How far would you go to defend your baby's name? (Not her honor, mind you—her actual name). In Iceland, one mom has gone all the way to court to defend the name she gave her daughter at birth, after government officials there refused to recognize it because the name fails to conform to Iceland's strict naming rules.
The name in question?
Blaer, which means "light breeze" in Icelandic. When she chose the name for her daughter, Bjork Eidsdottir claims she was unaware that it was not an allowed name for a girl until the priest who baptized her daughter caught the "mistake."
The problem with Blaer is that it is officially listed as a boys' name in Iceland's Personal Names Register, the government-approved list of 1,712 male names and 1,853 female names parents are required to choose from when naming their children. Names included on the list are those that fit Icelandic grammar and pronunciation rules and that officials say will protect children from embarrassment.
When Eidsdottir appealed to the naming commission to make an exception for her daughter's name (for example, the name Elvis was allowed on another parent's appeal because it fits Icelandic grammar rules), the commission turned her down, saying it was it just too problematic for a female to have a masculine name. Because of Eidsdottir's refusal to change her daughter's name, despite being told to, Blaer, who is now 15 years old, is only known as "Stulka"—or "girl"—on all her official documents.
Think the mom should have just changed the name? For some parents, says baby naming expert Candace Alper, choosing an unusual name for their child is just too irresistible a prospect, even when, as in the case of this mom, it may come with the potential for negative consequences.
"I think that it's about expressing creativity, spirit and self. I think that what you name your child says more about you than it does about your child," Alper tells BabyZone. "Your child will eventually own their name, but in the beginning, it's all about you. The name might be about a thing, place or feeling that you love or that you are sentimental about and you want to pass that on to your child."
As Pamela Redmond Satran, one of the baby name experts behind Nameberry.com, finds, "Many parents today are looking for unusual names that carry personal meaning. Increasingly, that means looking beyond the conventional first name choices. The non-name names that parents are attracted to today might include a family surname that would otherwise be lost to time, like Grandma's maiden name, or the name of the city where their child was conceived, or a name like Justice or Lake that embodies a spiritual or natural meaning."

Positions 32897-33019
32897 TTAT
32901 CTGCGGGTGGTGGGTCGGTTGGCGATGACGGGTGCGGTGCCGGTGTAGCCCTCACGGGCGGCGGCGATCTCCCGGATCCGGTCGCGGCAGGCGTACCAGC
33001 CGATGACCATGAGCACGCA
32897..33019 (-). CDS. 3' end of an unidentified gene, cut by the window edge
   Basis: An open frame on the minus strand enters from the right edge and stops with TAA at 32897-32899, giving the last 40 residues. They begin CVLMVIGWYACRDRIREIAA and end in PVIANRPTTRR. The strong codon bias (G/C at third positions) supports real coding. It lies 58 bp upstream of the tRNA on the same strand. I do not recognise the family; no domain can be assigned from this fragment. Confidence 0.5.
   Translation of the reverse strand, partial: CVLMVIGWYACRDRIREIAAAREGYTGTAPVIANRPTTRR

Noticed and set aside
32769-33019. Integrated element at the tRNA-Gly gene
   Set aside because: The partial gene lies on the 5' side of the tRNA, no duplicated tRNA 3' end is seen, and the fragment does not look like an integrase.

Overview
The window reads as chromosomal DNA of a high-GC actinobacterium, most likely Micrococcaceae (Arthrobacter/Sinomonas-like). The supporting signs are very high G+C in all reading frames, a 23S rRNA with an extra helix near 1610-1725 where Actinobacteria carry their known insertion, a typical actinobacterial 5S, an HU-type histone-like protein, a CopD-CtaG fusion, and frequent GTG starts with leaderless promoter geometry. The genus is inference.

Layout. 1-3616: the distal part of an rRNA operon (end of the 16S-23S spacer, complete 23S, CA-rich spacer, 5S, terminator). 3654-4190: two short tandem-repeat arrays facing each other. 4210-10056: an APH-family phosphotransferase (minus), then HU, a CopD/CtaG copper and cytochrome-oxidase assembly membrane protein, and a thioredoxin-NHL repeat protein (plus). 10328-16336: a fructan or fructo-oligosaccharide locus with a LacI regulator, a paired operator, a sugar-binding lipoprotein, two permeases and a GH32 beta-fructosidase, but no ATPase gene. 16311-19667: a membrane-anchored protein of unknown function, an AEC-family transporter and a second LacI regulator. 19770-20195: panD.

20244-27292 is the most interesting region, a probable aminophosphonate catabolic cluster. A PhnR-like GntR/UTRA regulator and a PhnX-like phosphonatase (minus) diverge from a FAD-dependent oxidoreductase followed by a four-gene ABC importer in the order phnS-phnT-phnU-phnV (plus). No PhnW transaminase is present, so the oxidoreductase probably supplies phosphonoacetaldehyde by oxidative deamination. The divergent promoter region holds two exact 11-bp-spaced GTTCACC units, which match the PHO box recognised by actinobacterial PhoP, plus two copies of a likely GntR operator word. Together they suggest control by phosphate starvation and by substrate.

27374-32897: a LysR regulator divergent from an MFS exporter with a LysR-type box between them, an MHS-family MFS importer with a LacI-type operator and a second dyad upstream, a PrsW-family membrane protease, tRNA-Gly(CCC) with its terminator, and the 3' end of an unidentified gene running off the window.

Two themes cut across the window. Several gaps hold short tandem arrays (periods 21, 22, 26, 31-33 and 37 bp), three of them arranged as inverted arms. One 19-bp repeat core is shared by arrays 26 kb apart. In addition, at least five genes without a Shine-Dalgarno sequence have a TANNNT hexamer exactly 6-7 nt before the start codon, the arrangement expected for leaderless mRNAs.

And Icelanders, take note! Unusual baby names are now almost the norm, at least here in America. "Unusual names are definitely becoming more accepted than they were a generation ago," says Satran. Statistics back this up—there are more than twice as many names in general use in the US—over 33,000 given to five or more children in 2011 (the most recent year counted) vs. fewer than 15,000 in 1970. Also, a much smaller percentage of children are being given the most popular names: there were just over 20,000 children given each of the #1 names, Sophia and Jacob, last year. Compare to this 46,000 given the name Jennifer and 85,000 boys named Michael in 1970 when these names were on top!
What's more, while your own mother may balk at the name you've come up with, chances are the other kids your child meets in life won't even bat an eye. "Children today are more used to having classmates with names that are ethnically diverse, that bend gender boundaries, that have creative spellings, and that move far beyond what grandma might identify as a first name," Satran notes.
Back to Iceland and Blaer, her mother is hopeful a judge will rule in their favor and allow the name—if not, she's prepared to appeal to Iceland's highest court to get approval. Beyond that, she is also hoping that perhaps her daughter's "light breeze" of a name will bring some stronger winds of change and completely get rid of the country's strict naming rules altogether.
As Eidsdottir tells the Associated Press, "It seems like a basic human right to be able to name your child what you want, especially if it doesn't harm your child in any way…and my daughter loves her name."